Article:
The aims of the present study were to evaluate possible associations between trait anxiety, dental fear and the predictors of these interactions including demographic characteristics and dental history of patients applied to the dental care center in Ankara, Turkey. A sample of 607 participants (mean age: 21.02 ± 2.32) responded to a Turkish version of the Modified Dental Fear Survey (MDFS), the State-Trait Anxiety Inventory (STAI-T) and a questionnaire regarding previous negative dental experience. Multiple logistic regression analysis was used to identify the association between dental fear and the independent variables including trait anxiety, age groups, education level, dental visit frequency, experience and the source of dental knowledge. There was a trend for increasing in trait anxiety scores with greater levels of dental fear in a medium level of the dental fear group (OR = 1.055, 95%CI [1.025-1.086]; p < 0.001) and in a high level of the dental fear group (OR = 1.090 [1.057-1.124]; p < 0.001). Comparing to the low level of dental fear group; participants of medium dental fear level intended more likely to go to the dentist when they have a complaint instead of regularly going (odds ratio; OR = 3.177, 95%CI [1.304-7.741]; p = 0.011). Participants of high dental fear level tended to be less likely to have experienced no problem (OR = 0.476, 95%CI [0.284-0.795]; p = 0.005) than the low level of the dental fear group. We strongly indicate that higher dental fear scores have a predisposition of having high trait anxiety scores. Unpleasant dental experiences increased the risk for high dental fear levels. Patients with dental fear tended only to visit a dentist when necessary, avoiding regular visits.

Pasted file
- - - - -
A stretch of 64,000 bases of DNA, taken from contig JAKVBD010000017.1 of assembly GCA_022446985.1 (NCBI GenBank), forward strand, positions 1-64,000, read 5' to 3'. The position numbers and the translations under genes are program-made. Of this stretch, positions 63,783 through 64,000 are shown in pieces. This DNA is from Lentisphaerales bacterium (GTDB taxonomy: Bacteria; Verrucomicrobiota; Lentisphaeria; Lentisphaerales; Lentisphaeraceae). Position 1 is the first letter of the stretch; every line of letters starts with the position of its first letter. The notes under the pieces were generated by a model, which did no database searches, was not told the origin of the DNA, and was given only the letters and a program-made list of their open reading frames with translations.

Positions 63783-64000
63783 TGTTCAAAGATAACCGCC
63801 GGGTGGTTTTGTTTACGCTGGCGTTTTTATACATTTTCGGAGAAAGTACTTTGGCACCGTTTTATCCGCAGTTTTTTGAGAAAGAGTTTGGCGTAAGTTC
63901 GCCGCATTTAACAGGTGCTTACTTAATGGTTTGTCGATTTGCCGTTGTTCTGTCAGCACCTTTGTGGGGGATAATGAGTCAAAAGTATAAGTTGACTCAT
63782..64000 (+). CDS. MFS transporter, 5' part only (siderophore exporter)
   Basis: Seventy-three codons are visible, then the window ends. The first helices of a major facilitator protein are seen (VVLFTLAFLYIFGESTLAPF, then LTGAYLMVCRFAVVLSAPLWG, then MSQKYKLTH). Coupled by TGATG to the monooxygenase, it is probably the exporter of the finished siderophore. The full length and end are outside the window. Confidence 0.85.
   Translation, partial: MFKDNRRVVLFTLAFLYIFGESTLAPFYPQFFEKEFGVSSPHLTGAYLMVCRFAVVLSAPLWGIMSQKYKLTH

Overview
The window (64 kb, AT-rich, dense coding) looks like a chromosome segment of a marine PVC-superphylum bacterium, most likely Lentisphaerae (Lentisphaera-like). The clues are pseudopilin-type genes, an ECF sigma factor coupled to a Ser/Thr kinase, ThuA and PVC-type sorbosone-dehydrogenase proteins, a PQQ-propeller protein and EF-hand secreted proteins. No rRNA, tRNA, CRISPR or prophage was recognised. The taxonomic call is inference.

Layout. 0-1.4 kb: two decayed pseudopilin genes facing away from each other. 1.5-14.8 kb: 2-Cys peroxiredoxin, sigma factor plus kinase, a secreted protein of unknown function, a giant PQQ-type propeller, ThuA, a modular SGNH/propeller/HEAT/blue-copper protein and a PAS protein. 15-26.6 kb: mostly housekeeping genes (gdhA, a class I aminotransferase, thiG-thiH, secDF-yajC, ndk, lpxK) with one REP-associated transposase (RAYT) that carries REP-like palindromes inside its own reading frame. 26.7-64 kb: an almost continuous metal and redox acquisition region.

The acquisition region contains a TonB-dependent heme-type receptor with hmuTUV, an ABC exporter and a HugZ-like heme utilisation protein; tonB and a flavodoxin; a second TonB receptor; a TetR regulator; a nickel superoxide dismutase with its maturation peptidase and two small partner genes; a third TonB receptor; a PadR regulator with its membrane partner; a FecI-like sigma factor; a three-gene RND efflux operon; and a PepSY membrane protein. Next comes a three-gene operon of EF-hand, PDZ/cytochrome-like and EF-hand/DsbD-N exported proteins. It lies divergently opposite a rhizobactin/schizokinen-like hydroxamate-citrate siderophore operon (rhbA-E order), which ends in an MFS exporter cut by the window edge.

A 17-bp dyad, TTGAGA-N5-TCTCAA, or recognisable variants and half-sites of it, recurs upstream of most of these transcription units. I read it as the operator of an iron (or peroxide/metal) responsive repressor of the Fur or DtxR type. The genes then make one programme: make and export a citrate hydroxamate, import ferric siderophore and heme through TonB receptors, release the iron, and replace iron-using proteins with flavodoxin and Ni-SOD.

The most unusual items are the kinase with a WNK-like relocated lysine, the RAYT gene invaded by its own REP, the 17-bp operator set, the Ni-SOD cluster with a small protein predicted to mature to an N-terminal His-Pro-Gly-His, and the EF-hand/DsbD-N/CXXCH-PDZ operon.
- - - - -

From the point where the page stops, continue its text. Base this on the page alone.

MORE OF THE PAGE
|Original language||English (US)|
|Journal||Brazilian oral research|
|State||Published - May 4 2017|
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